Patients understand that enamel is hard and the roots of the teeth less so. Now we can tell them what can be done to protect these “at risk” root surfaces. We can go over sulcular brushing, with either a hand brush or mechanical, explaining the damaging effects plaque, bacteria and subsequent acidic bacterial byproducts can create, and we can explain that fluoride can provide a protective surface to give extra fortification. If the patient has an actual cervical decay, showing this can be very effective.
Some patients will be resistant to hearing about fluoride. They will say they are “too old” to worry about decay, and amazingly, some will say that if they get “cavities” they will just have that tooth removed! Luckily, this type of thinking is on the wane. In addition, there is still a small population of patients who believe fluoride is “poison” and they are already being poisoned in their water, etc. Unfortunately, persons who have these opinions are not likely to change their minds. It is still worthwhile to explain, but keep a low expectation.
Patients who accept that they can benefit from fluoride can be offered a fluoride varnish applied at the end of their prophy or perio maintenance appointment and/or a prescription fluoride toothpaste for home use. There are numerous brands and flavors of varnish to choose from depending on the preference of the hygienist. Most are easy to apply and are not displeasing esthetically for the patient.
The dentist’s exam should be performed prior to the application of the varnish, as it can obscure the surfaces of the teeth visually. Patients should be cautioned not to eat or drink for at least 30 minutes after application. Home fluoride toothpaste should be dispensed with detailed instructions. These toothpastes should be kept away from children. A pea-sized amount can be used on a soft bristle brush each time the patient brushes. Other types of toothpastes should not be used interchangeably. For best results, brushing and flossing should be performed as the last activity of the evening before bed, so the fluoride can remain in place through the night.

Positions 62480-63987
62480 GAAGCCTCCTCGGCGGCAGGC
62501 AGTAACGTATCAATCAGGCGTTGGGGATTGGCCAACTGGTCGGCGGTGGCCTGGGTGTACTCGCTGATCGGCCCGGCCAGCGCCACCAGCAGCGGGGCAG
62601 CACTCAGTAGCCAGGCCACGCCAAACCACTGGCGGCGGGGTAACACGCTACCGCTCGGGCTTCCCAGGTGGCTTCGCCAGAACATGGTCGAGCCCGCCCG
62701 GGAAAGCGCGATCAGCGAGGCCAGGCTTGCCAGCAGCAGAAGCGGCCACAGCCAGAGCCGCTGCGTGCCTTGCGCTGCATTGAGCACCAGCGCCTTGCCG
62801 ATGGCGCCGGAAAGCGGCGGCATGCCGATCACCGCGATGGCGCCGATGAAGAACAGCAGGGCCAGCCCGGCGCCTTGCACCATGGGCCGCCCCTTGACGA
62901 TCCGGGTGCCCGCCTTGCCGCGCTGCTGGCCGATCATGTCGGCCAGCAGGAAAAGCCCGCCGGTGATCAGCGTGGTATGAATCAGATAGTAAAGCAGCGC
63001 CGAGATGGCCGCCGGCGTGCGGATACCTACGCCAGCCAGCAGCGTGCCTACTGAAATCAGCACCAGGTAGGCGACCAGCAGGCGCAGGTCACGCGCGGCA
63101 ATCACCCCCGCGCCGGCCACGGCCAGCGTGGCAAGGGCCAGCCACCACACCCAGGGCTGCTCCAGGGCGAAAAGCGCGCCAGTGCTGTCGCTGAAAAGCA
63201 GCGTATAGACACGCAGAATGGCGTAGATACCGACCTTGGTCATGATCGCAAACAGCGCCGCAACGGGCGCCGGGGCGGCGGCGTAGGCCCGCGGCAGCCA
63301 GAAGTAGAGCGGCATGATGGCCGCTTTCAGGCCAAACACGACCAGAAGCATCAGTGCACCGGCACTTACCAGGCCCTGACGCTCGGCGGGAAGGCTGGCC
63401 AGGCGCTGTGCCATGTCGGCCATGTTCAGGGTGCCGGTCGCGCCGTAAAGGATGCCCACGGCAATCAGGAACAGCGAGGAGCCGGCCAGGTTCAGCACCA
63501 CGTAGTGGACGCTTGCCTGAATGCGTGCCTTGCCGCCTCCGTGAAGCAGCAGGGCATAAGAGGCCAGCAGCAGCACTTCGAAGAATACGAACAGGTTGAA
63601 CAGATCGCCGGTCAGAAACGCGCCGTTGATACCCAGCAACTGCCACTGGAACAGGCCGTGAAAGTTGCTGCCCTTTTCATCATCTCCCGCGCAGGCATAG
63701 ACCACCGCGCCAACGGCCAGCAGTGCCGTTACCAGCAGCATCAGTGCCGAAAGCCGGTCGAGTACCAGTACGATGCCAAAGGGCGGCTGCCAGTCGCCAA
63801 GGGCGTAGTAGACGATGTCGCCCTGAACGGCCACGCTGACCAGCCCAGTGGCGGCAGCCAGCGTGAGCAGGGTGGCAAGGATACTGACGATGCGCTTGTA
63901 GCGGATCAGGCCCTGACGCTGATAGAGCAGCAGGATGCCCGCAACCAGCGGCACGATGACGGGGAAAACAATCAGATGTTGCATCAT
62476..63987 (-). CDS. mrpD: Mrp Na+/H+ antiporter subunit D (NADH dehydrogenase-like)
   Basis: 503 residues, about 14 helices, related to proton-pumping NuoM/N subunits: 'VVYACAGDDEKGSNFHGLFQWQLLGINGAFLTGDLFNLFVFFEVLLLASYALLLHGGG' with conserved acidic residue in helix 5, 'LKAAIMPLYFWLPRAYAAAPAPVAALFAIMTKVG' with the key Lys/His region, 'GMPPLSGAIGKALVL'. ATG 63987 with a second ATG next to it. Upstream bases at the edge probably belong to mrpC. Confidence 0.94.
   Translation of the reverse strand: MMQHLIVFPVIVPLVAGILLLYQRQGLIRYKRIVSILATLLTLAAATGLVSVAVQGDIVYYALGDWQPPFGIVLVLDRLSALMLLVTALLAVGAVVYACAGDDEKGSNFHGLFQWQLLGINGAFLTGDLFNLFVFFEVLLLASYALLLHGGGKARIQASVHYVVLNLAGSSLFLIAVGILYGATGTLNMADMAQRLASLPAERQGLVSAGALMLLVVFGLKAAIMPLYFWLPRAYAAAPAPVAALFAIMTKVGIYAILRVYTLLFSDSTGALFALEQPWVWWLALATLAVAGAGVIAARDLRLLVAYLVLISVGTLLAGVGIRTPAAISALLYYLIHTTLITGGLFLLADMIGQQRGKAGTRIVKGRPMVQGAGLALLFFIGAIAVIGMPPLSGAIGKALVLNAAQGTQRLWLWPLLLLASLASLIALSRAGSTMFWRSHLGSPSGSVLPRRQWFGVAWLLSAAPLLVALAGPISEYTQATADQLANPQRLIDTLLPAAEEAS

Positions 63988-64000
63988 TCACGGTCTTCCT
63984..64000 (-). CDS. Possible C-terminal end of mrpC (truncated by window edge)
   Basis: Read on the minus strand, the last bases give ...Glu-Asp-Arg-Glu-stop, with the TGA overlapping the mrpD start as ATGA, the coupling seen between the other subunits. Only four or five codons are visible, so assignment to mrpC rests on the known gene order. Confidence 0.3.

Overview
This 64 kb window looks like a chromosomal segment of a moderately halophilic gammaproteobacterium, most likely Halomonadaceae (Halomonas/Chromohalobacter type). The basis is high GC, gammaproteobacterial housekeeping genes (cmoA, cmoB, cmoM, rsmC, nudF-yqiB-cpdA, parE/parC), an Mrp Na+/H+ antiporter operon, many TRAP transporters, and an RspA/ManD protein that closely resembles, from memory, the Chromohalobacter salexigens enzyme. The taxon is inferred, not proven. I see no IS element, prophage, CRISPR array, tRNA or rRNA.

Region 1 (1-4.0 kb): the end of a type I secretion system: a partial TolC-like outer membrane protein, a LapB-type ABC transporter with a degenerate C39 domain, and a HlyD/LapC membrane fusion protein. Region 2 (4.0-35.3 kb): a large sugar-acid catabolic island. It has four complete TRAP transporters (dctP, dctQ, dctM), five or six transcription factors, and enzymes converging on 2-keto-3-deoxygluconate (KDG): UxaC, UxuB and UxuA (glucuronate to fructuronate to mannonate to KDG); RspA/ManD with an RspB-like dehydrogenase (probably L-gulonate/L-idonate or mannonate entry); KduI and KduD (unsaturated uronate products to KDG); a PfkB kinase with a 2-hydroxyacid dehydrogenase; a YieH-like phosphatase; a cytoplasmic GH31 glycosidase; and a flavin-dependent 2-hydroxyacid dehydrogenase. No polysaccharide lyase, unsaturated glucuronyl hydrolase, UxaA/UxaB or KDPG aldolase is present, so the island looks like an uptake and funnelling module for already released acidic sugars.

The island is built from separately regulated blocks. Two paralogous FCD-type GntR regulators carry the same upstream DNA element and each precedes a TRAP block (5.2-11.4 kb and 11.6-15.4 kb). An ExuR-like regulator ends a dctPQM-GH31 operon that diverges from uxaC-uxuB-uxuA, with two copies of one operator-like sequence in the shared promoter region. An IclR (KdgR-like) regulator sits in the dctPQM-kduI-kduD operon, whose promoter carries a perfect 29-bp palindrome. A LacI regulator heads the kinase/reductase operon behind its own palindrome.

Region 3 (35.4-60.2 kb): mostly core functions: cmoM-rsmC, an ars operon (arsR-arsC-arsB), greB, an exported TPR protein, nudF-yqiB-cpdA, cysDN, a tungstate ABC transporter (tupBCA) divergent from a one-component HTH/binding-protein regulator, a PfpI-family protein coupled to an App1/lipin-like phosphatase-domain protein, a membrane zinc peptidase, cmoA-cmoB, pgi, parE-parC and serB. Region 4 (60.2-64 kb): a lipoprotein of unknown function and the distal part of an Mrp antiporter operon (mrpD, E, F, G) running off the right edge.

If fluoride is to be incorporated efficiently into the hygiene appointment, it is important to allow enough time to do so. If the patient has not had fluoride previously, time to explain how and why must be provided. An appointment of 40-50 minutes will not allow for an adequate explanation. If the hygienist is rushed, he or she will not be able to help the patient understand and the patient will likely refuse.
Patients who have already agreed to fluoride can typically be accommodated in a 50-minute time period. However, the dentist must be ready to perform the exam in a timely manner prior to the application of the fluoride. As always, good communication between the hygienist and dentist is vital. If a hygienist is waiting for the dentist exam before placing fluoride and then must apply the fluoride and do the room turnover, the schedule will suffer.
There is often no insurance benefit for fluoride for adult patients. So, in addition to helping patients understand the clinical need for the treatment, the cost must also be explained. Some insurance may apply for fluoride varnish for patients who have had documented cervical restorations. Mentioning this in the narrative on the insurance claim may help. There is typically no insurance coverage for prescription fluoride toothpaste.
The application of fluoride is good for our patients and good for the office bottom line. Providing enough time for patient explanations and the actual treatment is key.
Carol Tekavec RDH is the Director of Hygiene for McKenzie Management. Interested in knowing more about how to improve your hygiene department? Email email@example.com.